Social media has revolutionized the museum experience.
After generations of struggling to provide a welcoming experience to those less involved in the arts, personal tags, location tags and hashtags are helping a new generation of museum curators better understand the needs and interests of an increasingly diverse audience. Today these institutions are finding new ways to expand their audience, enhance the experience for everyday visitors and expand the conversation beyond the confines of the physical building by using social media platforms.
Given these trends, it’s no wonder that the theme of this year’s MCN conference in Denver, Colorado was “humanizing the digital.” The annual conference held in mid-November sought to explore “how museums can use technology to foster human connection and dialogue, advance accessibility and inclusion, and champion inquiry and knowledge.”
As a first time attendee, I was interested to discover how significant an impact social media platforms are having in redefining the museum experience for a new generation of attendees. Here are a few key takeaways from MCN 2018.
Social Media is changing our relationship with history and art
One of the most prominently recurring themes of MCN 2018 was the way social media platforms are allowing museum exhibits to take on a life of their own within the museum walls. Whether on stage during a presentation, or in the hallways between sessions, conference attendees were eager to share how their museum content took on a second life in the digital world.
The Denver Art Museum, for example, allows pet owners to become part of its “Stampede: Animals in Art” exhibit. Visitors are encouraged to share pictures of their pets on social media, using the hashtag #DAMpets. The photos are then displayed on a live photo wall, effectively incorporating social media activity into the exhibit.
In places where visitors (or their pets) aren’t becoming a literal part of the exhibit, their thoughts, conversations and emotions the exhibits provoke are still being liked, shared, Tweeted and upvoted on social media, allowing visitors to engage their networks in a conversation about their experience. Furthermore, traveling exhibits have now become a way for museums to engage the local community in a global conversation that follows artifacts around the world, engaging a new audience with each location they visit.
Social feeds are turning visitors into curators
Though museums have their own teams of expert curators, visitors have in some ways become curators themselves. As they walk the halls of the exhibit, they are in a position to evaluate which pieces they feel connected to and are “worthy” of sharing on social media. Guests are even able to narrate their thoughts when they interact with an exhibit, share what the individual works mean to them, and create memes and other humorous content based on what they see.
The ability to use museum exhibits as inspiration for social media content effectively turns every visitor into the curator of their social feed. As a result, the visitor experience is no longer one of passive spectatorship. Instead, visitors are able to interact with everything they experience.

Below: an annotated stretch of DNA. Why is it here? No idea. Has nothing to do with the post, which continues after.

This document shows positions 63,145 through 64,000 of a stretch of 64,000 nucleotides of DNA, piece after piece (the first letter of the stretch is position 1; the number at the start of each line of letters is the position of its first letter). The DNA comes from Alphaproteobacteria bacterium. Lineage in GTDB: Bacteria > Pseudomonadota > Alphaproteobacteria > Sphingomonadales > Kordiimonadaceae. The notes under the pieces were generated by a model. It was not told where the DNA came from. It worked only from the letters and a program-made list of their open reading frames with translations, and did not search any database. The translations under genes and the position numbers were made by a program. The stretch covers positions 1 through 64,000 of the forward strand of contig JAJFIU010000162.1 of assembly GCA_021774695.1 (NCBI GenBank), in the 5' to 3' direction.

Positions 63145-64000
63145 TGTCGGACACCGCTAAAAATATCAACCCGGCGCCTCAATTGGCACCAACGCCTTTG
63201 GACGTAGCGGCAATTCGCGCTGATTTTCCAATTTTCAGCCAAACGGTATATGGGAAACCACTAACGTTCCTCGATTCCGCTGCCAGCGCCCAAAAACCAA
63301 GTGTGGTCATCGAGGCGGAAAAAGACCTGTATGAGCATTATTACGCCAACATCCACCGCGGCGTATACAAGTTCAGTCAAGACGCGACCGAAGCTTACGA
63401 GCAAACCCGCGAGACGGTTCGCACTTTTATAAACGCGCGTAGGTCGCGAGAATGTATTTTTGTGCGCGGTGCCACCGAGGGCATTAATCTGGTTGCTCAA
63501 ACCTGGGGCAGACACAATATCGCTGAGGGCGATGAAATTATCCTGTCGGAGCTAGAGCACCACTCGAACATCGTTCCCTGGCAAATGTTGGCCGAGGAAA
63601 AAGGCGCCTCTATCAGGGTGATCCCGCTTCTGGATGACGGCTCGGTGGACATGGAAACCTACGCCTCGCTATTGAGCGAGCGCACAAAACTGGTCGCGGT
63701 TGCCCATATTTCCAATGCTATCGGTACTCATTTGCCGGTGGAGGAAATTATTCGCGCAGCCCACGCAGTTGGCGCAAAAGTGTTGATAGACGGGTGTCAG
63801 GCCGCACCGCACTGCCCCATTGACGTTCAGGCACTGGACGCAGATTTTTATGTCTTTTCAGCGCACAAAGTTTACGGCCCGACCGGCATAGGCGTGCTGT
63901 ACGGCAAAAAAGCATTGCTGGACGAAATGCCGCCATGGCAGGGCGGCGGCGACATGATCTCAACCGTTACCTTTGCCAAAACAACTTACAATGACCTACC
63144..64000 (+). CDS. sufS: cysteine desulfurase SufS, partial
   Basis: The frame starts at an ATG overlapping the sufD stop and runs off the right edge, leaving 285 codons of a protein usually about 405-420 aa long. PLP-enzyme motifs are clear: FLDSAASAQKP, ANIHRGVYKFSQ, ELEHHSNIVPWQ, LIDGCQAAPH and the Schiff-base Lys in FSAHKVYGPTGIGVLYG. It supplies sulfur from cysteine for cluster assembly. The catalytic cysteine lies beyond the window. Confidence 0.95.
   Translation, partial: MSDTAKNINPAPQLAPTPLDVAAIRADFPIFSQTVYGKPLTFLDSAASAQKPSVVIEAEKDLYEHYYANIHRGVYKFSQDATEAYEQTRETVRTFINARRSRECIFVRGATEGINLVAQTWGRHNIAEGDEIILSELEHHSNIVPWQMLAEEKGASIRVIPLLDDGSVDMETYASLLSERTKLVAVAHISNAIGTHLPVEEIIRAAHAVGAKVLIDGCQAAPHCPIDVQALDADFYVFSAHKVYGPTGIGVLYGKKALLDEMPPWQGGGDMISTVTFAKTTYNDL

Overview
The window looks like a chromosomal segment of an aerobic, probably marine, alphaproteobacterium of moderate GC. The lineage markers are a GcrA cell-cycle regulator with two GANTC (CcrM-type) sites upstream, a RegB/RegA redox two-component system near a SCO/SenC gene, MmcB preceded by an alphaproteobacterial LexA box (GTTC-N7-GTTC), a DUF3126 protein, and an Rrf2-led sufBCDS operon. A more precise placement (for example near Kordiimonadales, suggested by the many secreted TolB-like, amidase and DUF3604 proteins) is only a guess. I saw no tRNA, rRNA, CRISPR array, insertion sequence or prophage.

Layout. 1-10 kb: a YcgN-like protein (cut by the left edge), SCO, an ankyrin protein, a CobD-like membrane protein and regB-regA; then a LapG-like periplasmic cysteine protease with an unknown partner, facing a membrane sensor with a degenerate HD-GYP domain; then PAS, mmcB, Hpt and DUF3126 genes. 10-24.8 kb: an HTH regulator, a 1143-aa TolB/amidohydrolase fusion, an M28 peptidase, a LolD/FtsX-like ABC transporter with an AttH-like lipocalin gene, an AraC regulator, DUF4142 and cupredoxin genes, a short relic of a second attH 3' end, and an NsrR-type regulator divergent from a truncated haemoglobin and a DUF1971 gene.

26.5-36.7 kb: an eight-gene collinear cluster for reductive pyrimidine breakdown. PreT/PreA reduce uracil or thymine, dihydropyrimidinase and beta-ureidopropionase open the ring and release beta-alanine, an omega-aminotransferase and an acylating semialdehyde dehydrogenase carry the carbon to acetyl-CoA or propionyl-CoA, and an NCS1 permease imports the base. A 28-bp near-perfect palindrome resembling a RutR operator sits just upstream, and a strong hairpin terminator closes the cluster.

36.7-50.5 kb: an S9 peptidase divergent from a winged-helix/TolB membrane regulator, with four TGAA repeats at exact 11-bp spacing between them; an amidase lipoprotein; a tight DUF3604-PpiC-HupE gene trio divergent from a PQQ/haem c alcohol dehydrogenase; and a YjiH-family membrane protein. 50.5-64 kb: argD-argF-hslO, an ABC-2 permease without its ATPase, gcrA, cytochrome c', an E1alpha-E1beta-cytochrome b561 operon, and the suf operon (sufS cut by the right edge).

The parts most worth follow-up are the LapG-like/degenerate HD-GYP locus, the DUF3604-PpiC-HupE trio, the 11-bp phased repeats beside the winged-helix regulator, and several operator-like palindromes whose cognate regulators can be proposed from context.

UGC is providing new insights into visitor behaviours
Before social media, attendance records were effectively the only metric museums could use to help inform their decisions. Now that every visitor is their own curator, museum staff have the opportunity to monitor social media content to determine not only which exhibits are most popular, but also which individual works are getting the most attention.
While we heard from major institutions using social media to improve the museum experience, such as the Denver Art Museum, they emphasized how simple it is now for smaller institutions to reap the same benefits. Even a team of one or two, using some basic social listening tools, has access to more visitor feedback and insights than the curators of the Louvre and Vatican did just ten years ago.
Digital is helping to demystify the museum
Museums have historically been intimidating institutions, especially for those that have limited prior knowledge of the exhibits they house. Social media platforms, however, have helped museums make the experience feel more friendly by providing social media prompts, offering opportunities for visitors to take pictures with the exhibits, and sharing some of the stories behind the exhibits on social media.
The archivist for the Clyfford Still Museum in Denver, for example, explained how from the outside, the museums could make the namesake artist seem larger than life, and not very relatable to the average person. The reality, however, is that many like Still have a quintessentially human story to tell, one which has been historically difficult to share with those outside of the exhibit.
For example, Still once cut a piece out of one of his masterpieces because of a conflict he had with the collector who purchased it. He also once spoke of how he preferred the “ innocent reactions of those who might think they see cloud shapes in my painting to what a critic says he sees in them.” Such stories can now be told more readily on social media, helping users connect with the artists long before arriving at the physical display. A post that included that Still quote, for example, earned 881 likes!
Social media will change the way the current generation experiences art
Though museums may have once felt less than welcoming to anyone other than school children and PhD candidates, social media tools are helping staff provide a more user-friendly experience, and allowing visitors to interact with exhibits in new and interesting ways. Many of these works of history and art have been around for generations, but this will be the first generation that can share their personal experience with a global audience.